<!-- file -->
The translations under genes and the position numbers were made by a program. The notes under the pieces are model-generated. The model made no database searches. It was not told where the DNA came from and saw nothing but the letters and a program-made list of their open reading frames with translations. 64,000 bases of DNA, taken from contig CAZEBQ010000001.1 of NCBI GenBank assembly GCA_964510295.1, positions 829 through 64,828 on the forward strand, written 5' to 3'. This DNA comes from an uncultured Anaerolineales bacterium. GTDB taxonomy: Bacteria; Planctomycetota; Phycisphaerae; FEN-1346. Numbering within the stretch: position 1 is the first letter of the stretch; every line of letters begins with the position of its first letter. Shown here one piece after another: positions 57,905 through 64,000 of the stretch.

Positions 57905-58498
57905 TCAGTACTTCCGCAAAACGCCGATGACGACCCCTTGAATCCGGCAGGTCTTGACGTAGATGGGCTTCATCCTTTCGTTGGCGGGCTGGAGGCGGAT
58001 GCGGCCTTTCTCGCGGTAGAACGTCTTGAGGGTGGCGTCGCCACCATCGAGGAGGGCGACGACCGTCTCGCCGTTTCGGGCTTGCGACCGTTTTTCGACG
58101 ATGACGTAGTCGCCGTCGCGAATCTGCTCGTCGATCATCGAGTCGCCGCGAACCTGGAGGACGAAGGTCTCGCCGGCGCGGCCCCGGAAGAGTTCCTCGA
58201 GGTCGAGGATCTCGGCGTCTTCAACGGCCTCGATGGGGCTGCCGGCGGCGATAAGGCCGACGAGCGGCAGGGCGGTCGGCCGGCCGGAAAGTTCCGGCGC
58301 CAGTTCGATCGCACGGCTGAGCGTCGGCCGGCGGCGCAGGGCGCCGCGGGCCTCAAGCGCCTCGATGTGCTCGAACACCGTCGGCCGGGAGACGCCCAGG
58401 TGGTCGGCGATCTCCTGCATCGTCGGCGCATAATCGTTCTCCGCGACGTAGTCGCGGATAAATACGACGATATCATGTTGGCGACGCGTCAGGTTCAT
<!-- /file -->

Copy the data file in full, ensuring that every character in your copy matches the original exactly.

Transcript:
The translations under genes and the position numbers were made by a program. The notes under the pieces are model-generated. The model made no database searches. It was not told where the DNA came from and saw nothing but the letters and a program-made list of their open reading frames with translations. 64,000 bases of DNA, taken from contig CAZEBQ010000001.1 of NCBI GenBank assembly GCA_964510295.1, positions 829 through 64,828 on the forward strand, written 5' to 3'. This DNA comes from an uncultured Anaerolineales bacterium. GTDB taxonomy: Bacteria; Planctomycetota; Phycisphaerae; FEN-1346. Numbering within the stretch: position 1 is the first letter of the stretch; every line of letters begins with the position of its first letter. Shown here one piece after another: positions 57,905 through 64,000 of the stretch.

Positions 57905-58498
57905 TCAGTACTTCCGCAAAACGCCGATGACGACCCCTTGAATCCGGCAGGTCTTGACGTAGATGGGCTTCATCCTTTCGTTGGCGGGCTGGAGGCGGAT
58001 GCGGCCTTTCTCGCGGTAGAACGTCTTGAGGGTGGCGTCGCCACCATCGAGGAGGGCGACGACCGTCTCGCCGTTTCGGGCTTGCGACCGTTTTTCGACG
58101 ATGACGTAGTCGCCGTCGCGAATCTGCTCGTCGATCATCGAGTCGCCGCGAACCTGGAGGACGAAGGTCTCGCCGGCGCGGCCCCGGAAGAGTTCCTCGA
58201 GGTCGAGGATCTCGGCGTCTTCAACGGCCTCGATGGGGCTGCCGGCGGCGATAAGGCCGACGAGCGGCAGGGCGGTCGGCCGGCCGGAAAGTTCCGGCGC
58301 CAGTTCGATCGCACGGCTGAGCGTCGGCCGGCGGCGCAGGGCGCCGCGGGCCTCAAGCGCCTCGATGTGCTCGAACACCGTCGGCCGGGAGACGCCCAGG
58401 TGGTCGGCGATCTCCTGCATCGTCGGCGCATAATCGTTCTCCGCGACGTAGTCGCGGATAAATACGACGATATCATGTTGGCGACGCGTCAGGTTCAT